The 33rd edition of Africa’s most coveted football competition, which suffered two postponements in the past, finally got underway on Sunday, January 9, 2022 with a colourful opening ceremony at the brand new 80,000-capacity Olembe Stadium in Yaounde, Cameroon.
That the ceremony itself held to herald the commencement of the continental football showpiece was a victory for the Confederation of African Football (CAF) and the Cameroonian Local Organising Committee as the tournament was still under the dual-pronged threats of interference from separatists agitators in western Cameroon and the health and safety challenge posed by the Omicron variant of COVID-19.
Yet, there was an even more stringent threat that could have denied the competition of its brightest and biggest stars and by implication, either forced it to be postponed once again or forced to hold without footballers of African descent, who ply their trade within the Union of European Football Association region. The appearance of Egypt’s Mohamed Salah, Nigeria’s pair of forwards Victor Osimhen and Emmanuel Dennis, Guinea’s Naby Keita and Senegal’s Sadio Mane for their respective countries was directly threatened by the unfavourable disposition of their clubs and managers towards being denied the services of their players at a crucial juncture of the 2021/2022 domestic and the European football calendar.
This was made indubitably unambiguous when the European Club Association (ECA), the recognised body representing the interests of professional association football clubs in UEFA, voiced their concerns about sending their African players to represent their countries at AFCON while penning an official letter to FIFA. They raised concerns about the danger Omicron posed and the period of time these clubs will be without key squad players, who will be required to also self-isolate upon their return from international duties, before they can return to club competitions.
On the one hand is the merit of their argument in the classic club-versus-country debate in football. These clubs scout the best talents in the game to help them achieve their set objectives, which are often hinged on winning domestic and European titles, while ensuring they qualify for continental competitions, at the top of the standings, or ensure they are not relegated, at the other end of the log. To achieve these, they offer the juiciest contracts to keep these players comfortable and fit to execute their responsibilities and collectively help the club remain competitive.
However, the clubs argue that what a mid-season tournament, such as the 2021 AFCON, does is disrupt their tactics, game play and strategy by denying them of the players they require to apply these for the purpose of reaching set targets. If Senegal and Egypt go the length of the competition, for instance, Jurgen Klopp’s Liverpool could be without crucial players, such as Salah and Mane, until the first week of February. Already 11 points behind leaders, Manchester City FC, in the title race, it was a circumstance that Klopp, like other managers facing a similar tough turn across Europe, was wont to avoid, as his belittling of the competition made manifest.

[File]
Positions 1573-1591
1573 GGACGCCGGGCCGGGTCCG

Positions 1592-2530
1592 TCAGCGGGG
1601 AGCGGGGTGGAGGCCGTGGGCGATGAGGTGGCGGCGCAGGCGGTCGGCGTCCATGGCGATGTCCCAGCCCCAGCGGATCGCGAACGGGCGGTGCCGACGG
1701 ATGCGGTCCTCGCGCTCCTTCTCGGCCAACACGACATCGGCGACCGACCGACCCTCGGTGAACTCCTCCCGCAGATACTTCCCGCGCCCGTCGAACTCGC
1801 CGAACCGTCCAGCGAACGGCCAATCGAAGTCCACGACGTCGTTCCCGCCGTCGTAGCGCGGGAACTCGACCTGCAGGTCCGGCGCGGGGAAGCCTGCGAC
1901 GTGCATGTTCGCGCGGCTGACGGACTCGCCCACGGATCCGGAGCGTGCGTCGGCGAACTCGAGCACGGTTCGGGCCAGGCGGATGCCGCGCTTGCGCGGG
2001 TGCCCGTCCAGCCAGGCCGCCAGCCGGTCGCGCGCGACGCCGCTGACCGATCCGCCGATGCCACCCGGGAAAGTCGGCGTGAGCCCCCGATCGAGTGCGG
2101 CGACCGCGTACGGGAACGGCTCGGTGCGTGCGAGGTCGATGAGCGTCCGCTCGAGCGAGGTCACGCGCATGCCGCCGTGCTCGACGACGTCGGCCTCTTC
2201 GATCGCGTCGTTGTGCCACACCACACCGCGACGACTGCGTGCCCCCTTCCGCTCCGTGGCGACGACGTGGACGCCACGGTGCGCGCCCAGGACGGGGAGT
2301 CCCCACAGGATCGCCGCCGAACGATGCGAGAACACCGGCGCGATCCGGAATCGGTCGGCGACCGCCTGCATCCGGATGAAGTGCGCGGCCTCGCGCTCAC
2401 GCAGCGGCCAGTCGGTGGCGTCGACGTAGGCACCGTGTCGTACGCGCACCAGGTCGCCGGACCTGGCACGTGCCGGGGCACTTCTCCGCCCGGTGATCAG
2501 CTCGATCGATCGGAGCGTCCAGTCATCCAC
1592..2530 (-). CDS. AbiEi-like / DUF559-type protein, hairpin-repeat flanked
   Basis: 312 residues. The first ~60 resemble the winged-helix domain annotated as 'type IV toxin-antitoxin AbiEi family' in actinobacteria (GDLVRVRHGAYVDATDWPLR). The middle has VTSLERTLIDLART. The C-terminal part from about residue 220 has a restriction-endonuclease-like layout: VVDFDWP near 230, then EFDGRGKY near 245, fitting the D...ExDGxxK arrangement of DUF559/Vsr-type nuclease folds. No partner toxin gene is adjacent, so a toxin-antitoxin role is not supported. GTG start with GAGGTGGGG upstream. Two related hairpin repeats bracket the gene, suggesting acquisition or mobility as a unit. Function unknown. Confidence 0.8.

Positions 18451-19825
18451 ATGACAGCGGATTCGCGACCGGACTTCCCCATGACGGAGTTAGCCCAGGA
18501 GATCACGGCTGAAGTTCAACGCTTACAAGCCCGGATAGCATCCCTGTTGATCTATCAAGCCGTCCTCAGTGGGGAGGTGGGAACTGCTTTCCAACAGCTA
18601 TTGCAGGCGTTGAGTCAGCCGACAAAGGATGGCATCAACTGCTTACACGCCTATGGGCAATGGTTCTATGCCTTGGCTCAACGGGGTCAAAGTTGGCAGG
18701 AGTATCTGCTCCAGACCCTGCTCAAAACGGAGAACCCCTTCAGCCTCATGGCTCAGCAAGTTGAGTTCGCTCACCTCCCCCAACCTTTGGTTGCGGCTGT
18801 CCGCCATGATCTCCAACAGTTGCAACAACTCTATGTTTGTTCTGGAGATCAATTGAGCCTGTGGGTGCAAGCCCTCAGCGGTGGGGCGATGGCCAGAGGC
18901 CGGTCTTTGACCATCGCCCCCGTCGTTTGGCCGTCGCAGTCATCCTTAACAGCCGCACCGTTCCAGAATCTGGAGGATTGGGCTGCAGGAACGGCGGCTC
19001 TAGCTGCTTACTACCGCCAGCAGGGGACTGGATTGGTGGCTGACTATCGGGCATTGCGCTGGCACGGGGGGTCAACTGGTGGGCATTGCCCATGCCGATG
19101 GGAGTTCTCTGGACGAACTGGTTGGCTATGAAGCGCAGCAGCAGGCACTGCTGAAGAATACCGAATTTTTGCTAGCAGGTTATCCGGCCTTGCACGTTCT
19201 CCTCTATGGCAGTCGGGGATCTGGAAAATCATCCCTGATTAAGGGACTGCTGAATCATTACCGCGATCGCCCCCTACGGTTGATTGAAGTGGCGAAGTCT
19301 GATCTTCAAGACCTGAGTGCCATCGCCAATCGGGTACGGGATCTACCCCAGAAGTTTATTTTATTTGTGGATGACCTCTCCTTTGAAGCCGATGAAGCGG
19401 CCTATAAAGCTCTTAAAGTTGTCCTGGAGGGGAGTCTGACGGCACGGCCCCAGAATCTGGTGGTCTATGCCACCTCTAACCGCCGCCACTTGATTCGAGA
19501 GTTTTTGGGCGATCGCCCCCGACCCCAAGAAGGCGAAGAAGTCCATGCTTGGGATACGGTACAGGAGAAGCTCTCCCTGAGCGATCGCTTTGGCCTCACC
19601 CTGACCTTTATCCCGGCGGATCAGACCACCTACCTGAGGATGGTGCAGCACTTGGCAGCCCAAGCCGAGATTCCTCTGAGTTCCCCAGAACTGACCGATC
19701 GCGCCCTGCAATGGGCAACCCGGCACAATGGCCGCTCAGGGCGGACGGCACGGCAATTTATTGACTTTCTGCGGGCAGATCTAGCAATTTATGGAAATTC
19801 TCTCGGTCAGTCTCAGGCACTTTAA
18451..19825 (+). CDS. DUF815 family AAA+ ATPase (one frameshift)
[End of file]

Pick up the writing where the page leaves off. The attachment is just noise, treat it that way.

While fears around COVID-19 apply generally to European clubs and their reluctance to release players for international commitments, which evoked the South American Football Federation (CONMEBOL) to seek FIFA’s sanction on defaulting clubs, the concerted efforts to overwhelmingly hold African footballers from answering the call for international duty is reprehensible.
As laid out in Principle 1.1. of Annexe 1 of the “Regulations on the Status and Transfer of Players”, FIFA regulation on the subject is straightforward: “Clubs are obliged to release their registered players to the representative teams of the country for which the player is eligible to play on the basis of his nationality if they are called up by the association concerned. Any agreement between a player and a club to the contrary is prohibited.”
As the major international men’s association football competition in Africa, the AFCON, which predates even the UEFA Euro, is sanctioned by FIFA’s regional Confederation, the Confederation of African Football (CAF) and as such reserves the authority to organise its competition accordingly. While the debate to regularise the calendar to ensure that AFCON is held after the regular European season, the way the UEFA Euro is organised, continues, it must be borne in mind that climate considerations between seasons in Europe and Africa differ and the resulting burnout from a tiring football season can have a debilitating impact on performance, if held at the end of a regular season in Europe.
The club versus country tussle will continue to be a thorny subject and while representing one’s country remains one of the highest honours for most footballers, more and more today, players are forced to weigh their commitments and brutally protect the longevity of their careers whilst stand-offs between international team bosses and club managers over the availability of players for games rage on, as was the case with Dennis and Watford. However, until changes are made to the calendar, it behoves the clubs to respect the provisions of FIFA regulations and allow their players the honour of the prospect of achieving history for their respective countries by according the AFCON the respect it deserves as an association competition recognised by FIFA.